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Christoph M. Ohrt,
Carin C. Tietze,
Paul Stehlik Jr.'s religious-themed drama Seasons of Gray tells the tale of a man who has suffered a great many injustices, including being sent to prison after being falsely accused of attacking his boss' wife. After the convict finds himself with the ability to turn the tables on his tormentors, he is uncertain what to do with this power..
Substantive Screenplay and Quality Acting Carry this Above Average Film
Seasons of Gray is the inaugural production of Watermark Films. This film contains many of the hallmarks of a budget restricted independent, yet carries a story that appeals to a much wider audience. Its story is anchored by one of the Bible's earliest redemption stories and was converted into a faithfully written modern screenplay. Seasons of Gray delivers with good core plot lines, laudable acting, and an interwoven theme of pain and forgiveness that carts the audience through its 89 minutes. It is a good movie on its merits and is worth seeing.
Opening on a sweeping ranch in Texas, Brady Gray (Andrew Cheney) is a gifted and favored son among a gaggle of brothers led by Ryan (Jonathan Brooks) and alongside a widowed father, Jake (Mark Walters). The movie quickly establishes the enmity that Brady's brothers feel toward him especially when he is lavished with an expensive gift from their father. In addition Brady has a God given ability to see and interpret dreams. Brady's dreams include a vision of the family seeking Brady's help during some future time of duress. Brady discloses this to his family, who don't react kindly to it, furthering the wedge between Brady and Ryan in particular. The wedge ultimately leads to Brady's expulsion from the ranch and he is left with virtually nothing on the side of the road. Salvaged by a new friend, Chris (Akron Watson), Brady begins to rebuild his life, pursue a coworker (Megan Parker), and achieve some success in his new career. This all comes crashing down as he is framed for a crime he doesn't commit. In prison, as Brady is being ministered to by a small group of men, he comes to grips with who he really is. Strangely, his gift of dream interpretation sets him on a course of exoneration that ultimately ends face to face with the brothers who discarded him.
The movie's main plot line (primarily Brady's response to the circumstances that befall him) is buoyed by Mr. Cheney's commendable and genuine performance. His somewhat low-key approach to Brady has quality nuances, but it also does restrict him somewhat during Brady's peaks and valleys. Overall he is a likable hero. Some of the key family members that drive those circumstances also did admirable work. In this reviewer's opinion, Mr. Brooks deserved more screen time, not only to further the plot, but he was a worthy antagonist as Ryan Brady and his performance brought emotional weight to scenes he was in. Mr.Walters' performance also left the audience wanting more. Seasons of Gray's comedic elements and timing were pleasantly crisp and gave necessary balance to Brady's journey. This aspect was highlighted predominantly by some clever writing and Mr. Akron's talents.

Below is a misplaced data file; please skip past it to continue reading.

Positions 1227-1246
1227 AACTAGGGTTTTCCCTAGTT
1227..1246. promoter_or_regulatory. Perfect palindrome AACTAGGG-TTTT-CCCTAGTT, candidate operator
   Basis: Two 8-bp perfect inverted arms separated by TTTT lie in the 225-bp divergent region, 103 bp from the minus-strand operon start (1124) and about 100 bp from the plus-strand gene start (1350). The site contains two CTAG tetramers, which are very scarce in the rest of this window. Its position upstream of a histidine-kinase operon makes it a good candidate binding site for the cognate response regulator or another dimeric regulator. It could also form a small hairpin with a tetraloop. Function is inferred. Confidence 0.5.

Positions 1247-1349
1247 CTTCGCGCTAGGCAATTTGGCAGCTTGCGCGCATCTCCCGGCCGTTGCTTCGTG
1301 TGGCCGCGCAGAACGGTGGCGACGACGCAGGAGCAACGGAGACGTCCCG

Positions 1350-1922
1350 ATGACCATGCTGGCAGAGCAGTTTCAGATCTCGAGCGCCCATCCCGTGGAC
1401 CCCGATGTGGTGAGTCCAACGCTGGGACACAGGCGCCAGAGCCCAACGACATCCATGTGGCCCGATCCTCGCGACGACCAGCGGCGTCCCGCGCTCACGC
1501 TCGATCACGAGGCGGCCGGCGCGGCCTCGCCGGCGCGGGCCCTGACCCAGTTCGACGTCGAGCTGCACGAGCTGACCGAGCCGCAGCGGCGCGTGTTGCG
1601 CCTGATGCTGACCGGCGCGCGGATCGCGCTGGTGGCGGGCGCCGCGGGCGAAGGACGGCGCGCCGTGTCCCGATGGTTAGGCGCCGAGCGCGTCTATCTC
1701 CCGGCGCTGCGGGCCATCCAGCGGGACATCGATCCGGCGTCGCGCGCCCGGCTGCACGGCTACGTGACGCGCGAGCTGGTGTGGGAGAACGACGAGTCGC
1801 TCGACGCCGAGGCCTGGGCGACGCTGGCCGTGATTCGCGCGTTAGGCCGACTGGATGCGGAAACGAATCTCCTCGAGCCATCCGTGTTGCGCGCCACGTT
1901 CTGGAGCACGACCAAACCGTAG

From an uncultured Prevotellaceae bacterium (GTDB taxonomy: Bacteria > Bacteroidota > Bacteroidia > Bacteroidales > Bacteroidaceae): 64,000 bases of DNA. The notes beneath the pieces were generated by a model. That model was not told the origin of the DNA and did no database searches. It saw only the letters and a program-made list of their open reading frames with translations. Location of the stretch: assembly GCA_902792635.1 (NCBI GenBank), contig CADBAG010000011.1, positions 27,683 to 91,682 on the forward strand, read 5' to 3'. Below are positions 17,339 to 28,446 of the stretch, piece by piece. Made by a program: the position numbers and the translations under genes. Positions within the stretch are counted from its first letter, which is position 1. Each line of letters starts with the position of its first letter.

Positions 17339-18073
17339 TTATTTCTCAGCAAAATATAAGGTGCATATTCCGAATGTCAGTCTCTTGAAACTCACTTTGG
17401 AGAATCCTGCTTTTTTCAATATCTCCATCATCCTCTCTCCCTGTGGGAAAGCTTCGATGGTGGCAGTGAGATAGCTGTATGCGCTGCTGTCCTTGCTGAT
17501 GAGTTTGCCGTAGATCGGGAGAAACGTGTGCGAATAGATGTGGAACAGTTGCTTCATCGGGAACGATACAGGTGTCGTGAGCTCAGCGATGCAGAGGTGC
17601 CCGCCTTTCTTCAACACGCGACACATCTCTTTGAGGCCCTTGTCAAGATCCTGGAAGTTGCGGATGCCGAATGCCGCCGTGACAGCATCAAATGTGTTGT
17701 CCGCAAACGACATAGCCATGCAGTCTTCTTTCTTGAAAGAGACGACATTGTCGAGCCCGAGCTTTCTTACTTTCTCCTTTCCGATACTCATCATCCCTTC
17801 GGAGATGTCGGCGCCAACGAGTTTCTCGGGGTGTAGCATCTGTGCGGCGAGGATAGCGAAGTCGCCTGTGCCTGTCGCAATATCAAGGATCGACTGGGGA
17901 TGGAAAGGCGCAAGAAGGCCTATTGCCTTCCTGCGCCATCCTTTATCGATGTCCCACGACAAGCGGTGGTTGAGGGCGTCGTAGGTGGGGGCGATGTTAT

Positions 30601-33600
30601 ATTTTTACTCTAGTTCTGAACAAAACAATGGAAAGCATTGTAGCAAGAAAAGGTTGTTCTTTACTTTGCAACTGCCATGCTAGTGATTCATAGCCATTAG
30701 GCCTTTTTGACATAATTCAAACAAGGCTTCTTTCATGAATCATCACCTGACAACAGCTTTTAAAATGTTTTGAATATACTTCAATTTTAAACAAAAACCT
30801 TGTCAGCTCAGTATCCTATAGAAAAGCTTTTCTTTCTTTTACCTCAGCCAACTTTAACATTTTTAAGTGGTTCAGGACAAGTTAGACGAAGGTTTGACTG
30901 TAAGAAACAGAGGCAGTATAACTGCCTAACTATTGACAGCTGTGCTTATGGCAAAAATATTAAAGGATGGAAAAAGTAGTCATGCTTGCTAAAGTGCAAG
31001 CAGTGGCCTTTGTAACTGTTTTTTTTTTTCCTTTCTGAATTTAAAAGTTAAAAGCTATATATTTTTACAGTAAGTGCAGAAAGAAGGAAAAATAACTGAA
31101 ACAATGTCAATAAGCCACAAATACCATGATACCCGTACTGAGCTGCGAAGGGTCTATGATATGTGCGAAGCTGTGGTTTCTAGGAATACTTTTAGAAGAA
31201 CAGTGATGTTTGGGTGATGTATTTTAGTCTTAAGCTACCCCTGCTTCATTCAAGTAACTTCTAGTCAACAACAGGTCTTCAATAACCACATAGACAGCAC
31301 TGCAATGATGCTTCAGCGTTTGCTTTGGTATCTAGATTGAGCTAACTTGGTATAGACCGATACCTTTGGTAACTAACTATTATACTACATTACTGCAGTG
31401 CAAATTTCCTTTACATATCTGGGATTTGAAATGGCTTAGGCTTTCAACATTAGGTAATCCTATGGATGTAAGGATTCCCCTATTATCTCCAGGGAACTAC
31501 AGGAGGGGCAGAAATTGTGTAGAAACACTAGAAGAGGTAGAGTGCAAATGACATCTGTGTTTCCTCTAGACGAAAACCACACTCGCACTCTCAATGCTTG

One of the notable aspects to the film was the integration of scenes involving Brady's supernatural dream interpretation. The filmmakers do a good job at integrating this feature to the plot line while maintaining the audience's suspension of disbelief. Some low budget movies with similar aspirations fall short at that juncture, this one does not. In addition, much of the tight and intimate cinematography gives depth and structure to key scenes.
In light of the above praise, the movie is not perfect. It certainly lacks some of the technical and production polish of bigger budget films and more seasoned teams. There is disjointed editing on some transitions, particularly during cuts when significant time elapses. The storyline covers months and years of Brady's life, but from a watcher's perspective, in many respects it might as well have been a hectic three weeks for Brady. Also, the utilization and emphasis of musical score didn't appear maximized. The score played a subtle and underhanded role. In a dramatic film such as this, the musical score communicates emotional range that can be difficult for an actor or a camera angle to capture alone. This shortcoming was offset somewhat by the script and acting, but it was still noticeable. The filmmakers also could have further fleshed out a few plot characteristics and characters. The film was only 89 minutes and as such had room to accomplish this. Underdeveloped themes that come to mind include Brady's brothers' resentment of him, Brady's growing relationship with his prison colleagues, and Jake's anguish and family desperation in Brady's absence. The character introduction for "Bigs" also deserved more elegance and screen time, especially due to his impact on Brady. The combination of these components, along with some emotional scene build-up shots, could have heightened the crescendo of both the film's bottom as well as its ending.
Notwithstanding the above criticisms, the movie was a delightful, hopeful tribute to the Biblical story of Joseph. Its redemptive theme and Christian viewpoint on the hard topic of forgiveness is worth the price of admission and is a promising initial effort by Watermark Films. The movie wisely used its limited resources in the areas it needed to – storyline and acting. It is a meaningful contribution to movie making in light of an era when the industry has produced such a voluminous amount of drivel.
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